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The Canterbury Tales by Geoffrey Chaucer. Background of these tales. Geoffrey Chaucer wrote this story in the late 1300’s but never finished it. He wrote in the native language or vernacular of the Medieval period in Britain called Middle English. The Story.

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The canterbury tales by geoffrey chaucer

The Canterbury Talesby Geoffrey Chaucer


Background of these tales
Background of these tales

  • Geoffrey Chaucer wrote this story in the late 1300’s but never finished it.

  • He wrote in the native language or vernacular of the Medieval period in Britain called Middle English.


The story
The Story

  • Twenty nine people that represent all aspects of Medieval society go on a pilgrimage to the cathedral at Canterbury in southeast England.



The story format
The story format Church of England. The shrine to the martyr Saint Thomas a Becket is located at this cathedral.

  • Chaucer’s characters are going to pay respects to this shrine as a part of a religious pilgrimage. They all meet at a tavern to begin their journey.



Some of the characters
Some of the characters in 1170 he was martyred by some knights of the king of England, Henry II, who was overheard complaining about Becket’s loyalty to the church at Rome over his loyalty to his king.

  • The host of the tavern or innkeeper is the man who suggests that the pilgrims each tell a story on the way to entertain the group. Chaucer intended for each to tell 2 stories, but he only got to write one apiece.





Format of the poetry
Format of the poetry squire

  • The Canterbury Tales are called a frame story, meaning that there are many stories “framed” in the larger story of the pilgrimage to Canterbury.


1: squireWhan that aprill with his shoures soote 2: The droghte of march hath perced to the roote, 3: And bathed every veyne in swich licour 4: Of which vertu engendred is 8: Hath in the ram his halve cours yronne, 9: And smale foweles maken melodye, 10: That slepen al the nyght with open ye 11: (so priketh hem nature in hir corages); 12: Thanne longen folk to goon on pilgrimages, 13: And palmeres for to seken straunge strondes, 14: To ferne halwes, kowthe in sondry londes; 15: And specially from every shires ende 16: Of engelond to caunterbury they wende, 17: The hooly blisful martir for to seke, 18: That hem hath holpen whan that they were seeke. 19: Bifil that in that seson on a day, 20: In southwerk at the tabard as I lay 21: Redy to wenden on my pilgrymage 22: To caunterbury with ful devout corage, 23: At nyght was come into that hostelrye 24: Wel nyne and twenty in a compaignye, 25: Of sondry folk, by aventure yfalle 26: In felaweshipe, and pilgrimes were they alle, 27: That toward caunterbury wolden ryde.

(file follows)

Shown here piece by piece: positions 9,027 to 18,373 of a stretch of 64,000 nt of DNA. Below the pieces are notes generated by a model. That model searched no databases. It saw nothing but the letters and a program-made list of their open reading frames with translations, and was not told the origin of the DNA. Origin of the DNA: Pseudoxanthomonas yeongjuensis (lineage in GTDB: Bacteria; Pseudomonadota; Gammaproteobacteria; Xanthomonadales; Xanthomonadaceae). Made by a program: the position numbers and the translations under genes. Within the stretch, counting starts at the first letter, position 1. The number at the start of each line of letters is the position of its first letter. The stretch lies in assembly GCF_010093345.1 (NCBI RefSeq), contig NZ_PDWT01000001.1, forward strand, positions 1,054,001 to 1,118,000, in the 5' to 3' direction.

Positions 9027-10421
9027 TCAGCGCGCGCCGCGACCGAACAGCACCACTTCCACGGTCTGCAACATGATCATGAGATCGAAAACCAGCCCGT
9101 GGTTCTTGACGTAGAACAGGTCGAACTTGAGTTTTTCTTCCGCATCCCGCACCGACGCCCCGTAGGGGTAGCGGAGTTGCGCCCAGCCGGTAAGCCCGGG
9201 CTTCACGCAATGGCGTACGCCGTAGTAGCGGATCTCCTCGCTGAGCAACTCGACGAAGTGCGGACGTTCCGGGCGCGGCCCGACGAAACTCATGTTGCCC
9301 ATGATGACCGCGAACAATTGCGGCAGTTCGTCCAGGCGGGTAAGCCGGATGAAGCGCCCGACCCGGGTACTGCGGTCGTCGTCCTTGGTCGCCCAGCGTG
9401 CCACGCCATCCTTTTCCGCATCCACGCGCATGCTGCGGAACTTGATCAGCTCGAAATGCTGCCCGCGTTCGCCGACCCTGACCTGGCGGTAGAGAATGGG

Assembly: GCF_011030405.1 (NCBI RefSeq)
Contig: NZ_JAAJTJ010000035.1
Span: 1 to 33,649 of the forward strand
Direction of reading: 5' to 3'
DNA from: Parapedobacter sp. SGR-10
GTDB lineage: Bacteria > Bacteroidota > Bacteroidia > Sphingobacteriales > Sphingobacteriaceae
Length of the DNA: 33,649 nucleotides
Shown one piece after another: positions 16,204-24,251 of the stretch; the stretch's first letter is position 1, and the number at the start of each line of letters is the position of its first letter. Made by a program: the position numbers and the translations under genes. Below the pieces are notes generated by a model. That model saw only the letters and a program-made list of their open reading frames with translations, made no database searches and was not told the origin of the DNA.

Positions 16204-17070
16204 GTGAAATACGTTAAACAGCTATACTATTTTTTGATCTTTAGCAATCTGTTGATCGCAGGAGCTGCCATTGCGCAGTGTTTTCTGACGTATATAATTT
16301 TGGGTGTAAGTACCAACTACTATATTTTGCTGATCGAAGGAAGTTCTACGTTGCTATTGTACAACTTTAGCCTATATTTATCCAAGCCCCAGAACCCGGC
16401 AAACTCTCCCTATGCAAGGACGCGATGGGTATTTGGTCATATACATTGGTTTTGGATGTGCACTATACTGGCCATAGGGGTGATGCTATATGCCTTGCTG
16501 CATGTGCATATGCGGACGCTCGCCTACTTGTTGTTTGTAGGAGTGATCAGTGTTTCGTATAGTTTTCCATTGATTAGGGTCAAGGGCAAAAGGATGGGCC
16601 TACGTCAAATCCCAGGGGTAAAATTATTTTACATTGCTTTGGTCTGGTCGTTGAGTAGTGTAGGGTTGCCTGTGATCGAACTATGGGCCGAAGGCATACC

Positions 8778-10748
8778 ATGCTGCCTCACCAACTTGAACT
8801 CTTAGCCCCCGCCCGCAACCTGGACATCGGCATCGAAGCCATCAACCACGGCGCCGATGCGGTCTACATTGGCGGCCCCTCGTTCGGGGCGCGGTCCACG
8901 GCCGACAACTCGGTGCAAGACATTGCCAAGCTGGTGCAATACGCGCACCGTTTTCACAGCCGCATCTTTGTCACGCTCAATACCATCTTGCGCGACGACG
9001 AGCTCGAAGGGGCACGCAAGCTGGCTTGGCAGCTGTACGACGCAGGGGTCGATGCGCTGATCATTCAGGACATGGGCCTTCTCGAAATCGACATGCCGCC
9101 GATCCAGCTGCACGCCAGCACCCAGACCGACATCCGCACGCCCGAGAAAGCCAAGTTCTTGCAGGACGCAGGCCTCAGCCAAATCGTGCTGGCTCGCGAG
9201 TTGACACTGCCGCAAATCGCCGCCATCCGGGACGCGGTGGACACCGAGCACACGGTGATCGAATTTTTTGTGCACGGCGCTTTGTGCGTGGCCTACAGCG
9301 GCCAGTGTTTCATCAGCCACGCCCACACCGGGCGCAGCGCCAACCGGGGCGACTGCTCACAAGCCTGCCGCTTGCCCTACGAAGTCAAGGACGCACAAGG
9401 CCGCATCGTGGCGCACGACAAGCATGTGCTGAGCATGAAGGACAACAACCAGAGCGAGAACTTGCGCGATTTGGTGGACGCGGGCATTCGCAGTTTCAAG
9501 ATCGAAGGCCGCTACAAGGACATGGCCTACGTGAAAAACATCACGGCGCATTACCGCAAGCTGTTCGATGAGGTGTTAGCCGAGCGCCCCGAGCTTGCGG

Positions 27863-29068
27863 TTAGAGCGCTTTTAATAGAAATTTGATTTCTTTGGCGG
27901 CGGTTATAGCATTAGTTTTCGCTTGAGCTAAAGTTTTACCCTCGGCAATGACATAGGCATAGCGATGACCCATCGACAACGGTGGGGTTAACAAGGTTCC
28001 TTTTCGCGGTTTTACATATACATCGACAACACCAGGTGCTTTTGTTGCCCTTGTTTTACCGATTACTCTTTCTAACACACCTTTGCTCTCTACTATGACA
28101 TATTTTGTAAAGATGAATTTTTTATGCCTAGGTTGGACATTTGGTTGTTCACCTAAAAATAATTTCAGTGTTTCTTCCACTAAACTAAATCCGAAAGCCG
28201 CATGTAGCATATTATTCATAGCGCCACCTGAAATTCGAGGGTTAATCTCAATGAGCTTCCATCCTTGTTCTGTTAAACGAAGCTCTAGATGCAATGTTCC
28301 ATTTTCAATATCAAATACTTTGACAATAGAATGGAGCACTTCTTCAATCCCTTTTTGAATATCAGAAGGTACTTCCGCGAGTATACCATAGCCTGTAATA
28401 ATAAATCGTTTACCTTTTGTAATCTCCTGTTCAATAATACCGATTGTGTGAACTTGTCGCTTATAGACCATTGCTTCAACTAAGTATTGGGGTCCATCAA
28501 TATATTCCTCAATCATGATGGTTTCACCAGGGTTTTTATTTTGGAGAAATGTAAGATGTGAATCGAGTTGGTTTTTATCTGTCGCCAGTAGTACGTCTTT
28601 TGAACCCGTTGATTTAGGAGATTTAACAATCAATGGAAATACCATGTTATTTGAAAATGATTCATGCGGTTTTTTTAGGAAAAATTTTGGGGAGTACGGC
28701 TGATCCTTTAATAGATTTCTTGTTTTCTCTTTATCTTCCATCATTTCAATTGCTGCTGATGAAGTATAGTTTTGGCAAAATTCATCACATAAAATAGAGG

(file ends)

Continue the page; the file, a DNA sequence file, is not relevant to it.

• Whan that Aprill with his shoures soote squire                  When April with its sweet-smelling showers2         The droghte of March hath perced to the roote,                 Has pierced the drought of March to the root,3         And bathed every veyne in swich licour                 And bathed every vein (of the plants) in such liquid4         Of which vertu engendred is the flour;                 By which power the flower is created;5         Whan Zephirus eek with his sweete breeth                 When the West Wind also with its sweet breath,6         Inspired hath in every holt and heeth                 In every wood and field has breathed life into 7         The tendre croppes, and the yonge sonne                 The tender new leaves, and the young sun8         Hath in the Ram his half cours yronne,                 Has run half its course in Aries,9         And smale foweles maken melodye,                 And small fowls make melody,10         That slepen al the nyght with open ye                 Those that sleep all the night with open eyes11         (So priketh hem Nature in hir corages),                 (So Nature incites them in their hearts),12         Thanne longen folk to goon on pilgrimages,                 Then folk long to go on pilgrimages,13         And palmeres for to seken straunge strondes,                 And professional pilgrims to seek foreign shores,14         To ferne halwes, kowthe in sondry londes;                 To distant shrines, known in various lands;15         And specially from every shires ende                 And specially from every shire's end16         Of Engelond to Caunterbury they wende,                 Of England to Canterbury they travel,17         The hooly blisful martir for to seke,                 To seek the holy blessed martyr,18         That hem hath holpen whan that they were seeke.                 Who helped them when they were sick.


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